There are a few reasons at play, some of which are obvious and some of which aren’t. The most obvious one is that these galaxies are farther away, meaning that they’re harder to see. A galaxy that’s barely visible at a distance of 5 billion light years will be only a quarter as bright at 10 billion light years, meaning you’d have to observe it for four times as long to see it.

The second obvious reason is that these galaxies are intrinsically fainter, being smaller and full of fewer stars. A galaxy with 100 million stars might be only 0.1% as bright as a galaxy with 400 billion stars like the Milky Way, even when you factor in the notion that the younger galaxy has a higher proportion of brighter stars.

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Only because this distant galaxy, GN-z11, is located in a region where the intergalactic medium is mostly reionized, can Hubble reveal it to us at the present time. James Webb will go much farther. Image credit: NASA, ESA, and A. Feild (STScI).

But then there are less obvious things at play. In the ultra-distant Universe, beyond a redshift of about 6, you have to begin contending with neutral gas, which blocks part of your starlight. It’s only where you have pockets of the Universe where there’s very little neutral gas left in a particular direction that the galaxies are visible. When this neutral gas is there, the light from the ultra-distant, ultra-faint galaxies gets washed out.

There’s also the effect of cosmic redshift. The fabric of the Universe itself is expanding, which is one of the most important parts of the Big Bang framework describing our Universe. This causes emitted light to have its wavelength stretched along with the expansion of space, making the more distant galaxies appear redder. The most distant galaxies will even have their ultraviolet light shifted all the way through the visible light spectrum and far into the infrared.

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It isn’t simply that galaxies are moving away from us that causes a redshift, but rather that the space between ourselves and the galaxy redshifts the light on its journey from that distant point to our eyes. Of course, this is predicated on an assumption whose validity we have no way of testing. If it’s wrong, so may be all the conclusions we draw from this. Image credit: Larry McNish of RASC Calgary Center.

With the capability to detect a maximum wavelength of 1.6 microns, the Hubble eXtreme Deep Field reveals an incredible number of distant galaxies, but it leaves the most distant ones as undetectable, even in principle. This is why the James Webb Space Telescope will be so important, as it will be able to go to ultra-long infrared wavelengths all the way out to 30 microns: nearly 20 times the “stretch factor” of what Hubble is sensitive to.

NASA/ESA/CSA Webb Telescope annotated

Since neutral gas is less good at blocking infrared light, as you can see by looking at the gas-filled plane of our own galaxy, this means that beginning in 2019, we’re going to be poised to start observing these ultra-faint, ultra-distant galaxies at long last.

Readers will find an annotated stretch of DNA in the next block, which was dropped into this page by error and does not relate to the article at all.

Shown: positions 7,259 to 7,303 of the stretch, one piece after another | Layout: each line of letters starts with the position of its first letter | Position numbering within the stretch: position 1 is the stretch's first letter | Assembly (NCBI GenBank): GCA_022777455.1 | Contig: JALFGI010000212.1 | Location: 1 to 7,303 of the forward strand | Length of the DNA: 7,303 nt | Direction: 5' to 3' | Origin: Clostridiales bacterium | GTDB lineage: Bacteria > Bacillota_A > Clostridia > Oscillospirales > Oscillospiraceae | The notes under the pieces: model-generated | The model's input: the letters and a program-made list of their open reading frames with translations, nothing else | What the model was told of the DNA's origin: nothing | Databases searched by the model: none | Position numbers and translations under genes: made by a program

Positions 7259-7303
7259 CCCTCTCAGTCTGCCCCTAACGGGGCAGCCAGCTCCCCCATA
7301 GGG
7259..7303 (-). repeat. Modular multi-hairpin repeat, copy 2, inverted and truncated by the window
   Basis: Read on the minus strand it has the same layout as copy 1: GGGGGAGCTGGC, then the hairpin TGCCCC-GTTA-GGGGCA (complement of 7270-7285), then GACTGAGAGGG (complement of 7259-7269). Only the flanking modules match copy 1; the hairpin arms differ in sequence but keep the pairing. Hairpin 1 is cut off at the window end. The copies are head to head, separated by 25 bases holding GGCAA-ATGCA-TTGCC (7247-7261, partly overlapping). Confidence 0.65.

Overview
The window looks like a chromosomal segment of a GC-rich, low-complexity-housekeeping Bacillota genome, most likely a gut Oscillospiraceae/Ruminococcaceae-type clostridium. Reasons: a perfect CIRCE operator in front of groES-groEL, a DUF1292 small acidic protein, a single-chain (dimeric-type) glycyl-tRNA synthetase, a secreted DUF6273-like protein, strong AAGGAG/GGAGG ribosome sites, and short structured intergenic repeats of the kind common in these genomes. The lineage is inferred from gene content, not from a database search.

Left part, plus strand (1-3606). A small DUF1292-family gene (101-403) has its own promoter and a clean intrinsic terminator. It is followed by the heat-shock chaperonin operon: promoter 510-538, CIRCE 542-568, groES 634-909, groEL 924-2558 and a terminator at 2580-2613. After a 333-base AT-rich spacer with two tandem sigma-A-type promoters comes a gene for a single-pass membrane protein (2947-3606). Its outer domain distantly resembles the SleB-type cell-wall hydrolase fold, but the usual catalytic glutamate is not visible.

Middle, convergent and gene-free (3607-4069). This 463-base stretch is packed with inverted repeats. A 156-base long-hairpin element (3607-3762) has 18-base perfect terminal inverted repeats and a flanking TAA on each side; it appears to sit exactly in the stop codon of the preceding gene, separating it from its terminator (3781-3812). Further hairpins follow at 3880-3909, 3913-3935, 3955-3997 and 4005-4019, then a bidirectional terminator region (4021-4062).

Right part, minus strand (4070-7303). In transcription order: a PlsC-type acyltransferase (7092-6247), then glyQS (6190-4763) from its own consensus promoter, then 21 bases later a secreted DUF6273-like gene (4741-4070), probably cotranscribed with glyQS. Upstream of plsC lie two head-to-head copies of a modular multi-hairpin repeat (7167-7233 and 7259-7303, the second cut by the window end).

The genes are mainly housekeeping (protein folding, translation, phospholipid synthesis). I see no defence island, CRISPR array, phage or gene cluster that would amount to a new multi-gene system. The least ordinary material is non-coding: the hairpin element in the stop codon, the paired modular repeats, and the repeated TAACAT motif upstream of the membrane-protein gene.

Milky Way map. ATLASGAL .Image credit ESO APEX ATLASGAL consortium NASA GLIMPSE consortium ESA Planck

ESO/APEX high on the Chajnantor plateau in Chile’s Atacama region, at an altitude of over 4,800 m (15,700 ft)

NASA/GLIMPSE

ESA/Planck

The last part of this — about the stretching of space — is also the last part of what makes observing these ultra-young galaxies so difficult. If the Universe weren’t expanding, a galaxy whose light traveled for 10 billion years to reach us would be at a distance of 10 billion light years. But in an expanding Universe, it’s farther away today, owing to the stretching of space. In fact, as we look out to various redshifts and speculate where we will (and won’t) find galaxies, we can calculate just how far away and how old the Universe was when that light arrives. Here’s what we find:

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A chart of redshift, light-travel time, the age of the Universe, and the distance from us today of any galaxy in the Universe. Image credit: E. Siegel.

And even at that, the ones we’re able to detect, as small and faint as they are, are also the biggest and brightest of what the Universe has to offer at that time. To go all the way back to the moment of the Big Bang, 13.8 billion years ago, corresponds to a whopping distance of 46 billion light years. When the James Webb Space Telescope comes online, it should reveal the Universe as we’ve never seen it before.

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James Webb will have seven times the light-gathering power of Hubble, but will be able to see much farther into the infrared portion of the spectrum, revealing those galaxies existing even earlier than what Hubble could ever see. Image Credit: NASA / JWST science team.

The Hubble Space Telescope taught us what the Universe looked like. In under two years, James Webb will take us to the next great leap forward, and teach us how the Universe grew up. It’s an incredible time to be alive. For anyone that’s curious what the first galaxies in the Universe looked like, how they formed, how young the Universe was when they first appeared, how distant they actually are, and how bright and massive these cosmic candles truly are, we’re on the cusp of having those questions answered. For generations, humanity had no idea where the stars and galaxies in the Universe came from. Before the decade is out, we’ll know those answers in details that would have been unimaginable even to Einstein.

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“Starts With A Bang! is a blog/video blog about cosmology, physics, astronomy, and anything else I find interesting enough to write about. I am a firm believer that the highest good in life is learning, and the greatest evil is willful ignorance. The goal of everything on this site is to help inform you about our world, how we came to be here, and to understand how it all works. As I write these pages for you, I hope to not only explain to you what we know, think, and believe, but how we know it, and why we draw the conclusions we do. It is my hope that you find this interesting, informative, and accessible,” says Ethan